Have you been diagnosed with lupus? If so, you may want to make an appointment with Innovations Stem Cell Center to talk about photosensitivity and how it can affect your condition. Photosensitivity is a trigger for many people living with lupus and can cause flares of painful symptoms. Learn more about photosensitivity and how it can affect your condition in this blog.
What Is Photosensitivity?
Photosensitivity is defined as sensitivity to ultraviolet (UV) light, including those UV rays emitted by the sun and other light sources, including tanning beds.
How Does Photosensitivity Affect People Living with Lupus?
Although photosensitivity affects each person living with lupus differently, many people experience flares in their lupus symptoms after exposure. This may mean the development of rashes and lesions, fatigue, joint pain and body aches, and headaches. Other individuals may feel as if they have flu-like symptoms after prolonged UV exposure.
Photosensitivity can affect people living with both systemic lupus and cutaneous lupus.
Protection from UV Light
People living with lupus can minimize their risk of photosensitivity by limiting exposure to the sun and other UV light sources. These steps include:
Wearing a mineral-based, broad-spectrum sunscreen with an SPF of at least 70. Mineral-based sunscreen contains titanium dioxide and zinc oxide, which means it protects against both UVB radiation and UVA rays. UVB is what causes sunburn and skin cancer; UVA causes sunspots and aging skin. Be sure to apply sunscreen regularly and correctly, and include places such as the tops of your ears, nose, hands, chest and neck, as these areas are often overlooked.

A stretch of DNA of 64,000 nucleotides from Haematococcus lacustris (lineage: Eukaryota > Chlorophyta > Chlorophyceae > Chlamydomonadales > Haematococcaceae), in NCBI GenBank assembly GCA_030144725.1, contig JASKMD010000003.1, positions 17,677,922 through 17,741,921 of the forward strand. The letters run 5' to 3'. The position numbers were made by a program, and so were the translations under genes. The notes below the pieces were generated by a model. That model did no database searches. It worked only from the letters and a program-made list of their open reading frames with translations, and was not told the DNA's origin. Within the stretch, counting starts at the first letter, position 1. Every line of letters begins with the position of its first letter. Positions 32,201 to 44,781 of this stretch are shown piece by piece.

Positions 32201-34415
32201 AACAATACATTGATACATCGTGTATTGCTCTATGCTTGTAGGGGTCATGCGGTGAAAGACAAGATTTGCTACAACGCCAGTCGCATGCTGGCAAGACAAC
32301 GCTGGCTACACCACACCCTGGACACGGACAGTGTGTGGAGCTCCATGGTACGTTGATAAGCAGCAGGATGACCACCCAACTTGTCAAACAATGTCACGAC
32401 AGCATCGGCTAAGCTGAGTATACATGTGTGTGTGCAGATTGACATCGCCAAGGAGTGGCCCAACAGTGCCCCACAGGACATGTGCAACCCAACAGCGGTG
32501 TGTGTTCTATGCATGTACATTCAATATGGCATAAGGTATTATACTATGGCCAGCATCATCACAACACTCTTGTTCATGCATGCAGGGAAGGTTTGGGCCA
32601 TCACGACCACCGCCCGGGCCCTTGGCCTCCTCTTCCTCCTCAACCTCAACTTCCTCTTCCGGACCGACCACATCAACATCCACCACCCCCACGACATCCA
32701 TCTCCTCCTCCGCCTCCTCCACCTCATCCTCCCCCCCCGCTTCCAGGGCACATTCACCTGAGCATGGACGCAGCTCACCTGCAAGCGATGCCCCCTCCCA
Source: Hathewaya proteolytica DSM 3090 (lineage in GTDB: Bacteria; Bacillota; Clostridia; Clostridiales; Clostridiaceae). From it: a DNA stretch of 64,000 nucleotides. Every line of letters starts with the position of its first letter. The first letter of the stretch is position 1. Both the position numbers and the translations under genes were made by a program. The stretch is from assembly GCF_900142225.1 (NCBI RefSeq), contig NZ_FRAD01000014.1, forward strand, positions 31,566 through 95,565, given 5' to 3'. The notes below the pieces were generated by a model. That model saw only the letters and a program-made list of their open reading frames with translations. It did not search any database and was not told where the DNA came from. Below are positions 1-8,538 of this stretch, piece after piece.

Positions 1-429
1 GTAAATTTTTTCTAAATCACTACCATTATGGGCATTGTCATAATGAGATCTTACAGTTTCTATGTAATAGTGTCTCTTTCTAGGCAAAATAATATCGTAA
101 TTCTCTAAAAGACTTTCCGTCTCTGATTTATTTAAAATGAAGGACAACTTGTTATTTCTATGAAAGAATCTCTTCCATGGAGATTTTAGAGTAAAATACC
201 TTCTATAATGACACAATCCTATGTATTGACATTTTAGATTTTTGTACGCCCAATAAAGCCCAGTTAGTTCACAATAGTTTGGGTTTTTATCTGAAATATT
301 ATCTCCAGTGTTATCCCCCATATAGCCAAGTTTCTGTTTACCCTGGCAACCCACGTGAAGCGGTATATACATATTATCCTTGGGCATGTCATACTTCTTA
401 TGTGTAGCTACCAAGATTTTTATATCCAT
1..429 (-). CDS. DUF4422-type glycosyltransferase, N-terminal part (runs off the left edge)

Wearing sun-protective clothing. If you have to be out in the sun, take care to wear long sleeves and pants to protect yourself from UV exposure. Consider wearing a hat to protect your face, too.
Limit time of exposure. Limit how long you are in the sun. You can also reduce your risk by avoiding the sun during its peak hours between 10 a.m. and 4 p.m.
Avoid tanning beds. If you think that because a tanning bed is not the sun and you will be safe from UV rays, think again. Tanning beds are not a safe alternative and may increase the risk of developing skin cancer.
But, What About Vitamin D?
People living with lupus are frequently deficient in vitamin D, a vitamin made by the skin as a result of sun exposure, so wouldn't lupus sufferers want to get more sun? No, because of the risk of symptom flares.
There are other ways to get vitamin D, such as eating fatty fish and foods fortified with vitamin D, such as cheese and eggs, or taking vitamin D supplements.
Are you living with lupus? Find out how fat stem cell therapy from the Innovations Stem Cell Center can help to minimize your painful symptoms and help alleviate photosensitivity. Call 214-256-1462 for more information today.